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1. Spinning motion of a celestial body or a group of gravitationally bound bodies, such as a galaxy, about an axis, as distinct from orbital revolution. Almost all celestial bodies show some degree of rotation. Young stars arrive on the main sequence with a high rotation rate; this results from the conservation of angular momentum during their collapse from a cloud of interstellar gas. As a star ages, structural changes in its interior and interactions with its surroundings produce changes in its speed of rotation. The hottest (O and B) stars have very great rotation rates of about 200–250 km s–1. Sunlike stars spin more slowly as they age, although some are able to retain their rapid rotation. The faster the rate of rotation the broader and shallower the star's spectral lines and the stronger the magnetic field (see corona). See also differential rotation; direct motion; synchronous rotation.
2. One complete turn of a celestial body about its axis. The Earth takes one sidereal day to make one rotation. Ideally the rotation period of other bodies is measured as the time interval between successive passages of a meridian line on the surface across the center of the disk, as seen from Earth. The solid surface may however be unobservable and indirect measurements, as by radar, are then employed. The rotation period of a gaseous body, such as the Sun or the planet Jupiter, varies with latitude, being greatest at the equator (see differential rotation).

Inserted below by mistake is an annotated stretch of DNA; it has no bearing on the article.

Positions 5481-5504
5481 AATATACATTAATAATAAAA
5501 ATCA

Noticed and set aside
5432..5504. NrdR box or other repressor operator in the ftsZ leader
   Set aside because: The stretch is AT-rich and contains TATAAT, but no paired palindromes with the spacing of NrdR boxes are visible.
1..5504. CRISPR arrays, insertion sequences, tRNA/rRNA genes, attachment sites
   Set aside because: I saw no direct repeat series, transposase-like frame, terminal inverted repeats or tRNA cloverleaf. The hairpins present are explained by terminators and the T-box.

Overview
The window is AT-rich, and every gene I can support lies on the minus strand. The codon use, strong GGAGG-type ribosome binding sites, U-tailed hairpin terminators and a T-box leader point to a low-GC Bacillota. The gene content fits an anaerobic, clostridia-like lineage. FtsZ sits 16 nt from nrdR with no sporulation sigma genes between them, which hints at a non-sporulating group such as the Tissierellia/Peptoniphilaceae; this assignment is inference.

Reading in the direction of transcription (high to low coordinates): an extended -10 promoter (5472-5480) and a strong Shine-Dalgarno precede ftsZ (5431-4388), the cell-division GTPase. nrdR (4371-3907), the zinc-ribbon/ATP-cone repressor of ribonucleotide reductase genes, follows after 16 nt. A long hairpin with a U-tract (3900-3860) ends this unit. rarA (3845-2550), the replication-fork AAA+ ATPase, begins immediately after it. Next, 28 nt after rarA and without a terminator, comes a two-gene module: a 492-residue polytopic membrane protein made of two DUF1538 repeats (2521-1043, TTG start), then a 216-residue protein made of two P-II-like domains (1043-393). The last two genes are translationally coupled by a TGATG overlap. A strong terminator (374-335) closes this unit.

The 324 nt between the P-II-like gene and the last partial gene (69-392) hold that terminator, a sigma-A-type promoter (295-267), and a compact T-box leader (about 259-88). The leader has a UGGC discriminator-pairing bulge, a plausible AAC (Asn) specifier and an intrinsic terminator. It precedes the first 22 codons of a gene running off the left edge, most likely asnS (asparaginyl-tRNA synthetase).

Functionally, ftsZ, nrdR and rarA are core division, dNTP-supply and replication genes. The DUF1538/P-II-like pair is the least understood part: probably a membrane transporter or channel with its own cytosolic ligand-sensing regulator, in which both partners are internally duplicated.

An operation performed on data in a register of the central processing unit, in which all the bits in the register are shifted one position to the right or left, and the endmost bit, which is shifted out of the register, is carried around to the position at the opposite end of the register.
Also known as rotational motion.
Motion of a rigid body in which either one point is fixed, or all the points on a straight line are fixed.
Angular displacement of a rigid body.
The motion of a particle about a fixed point.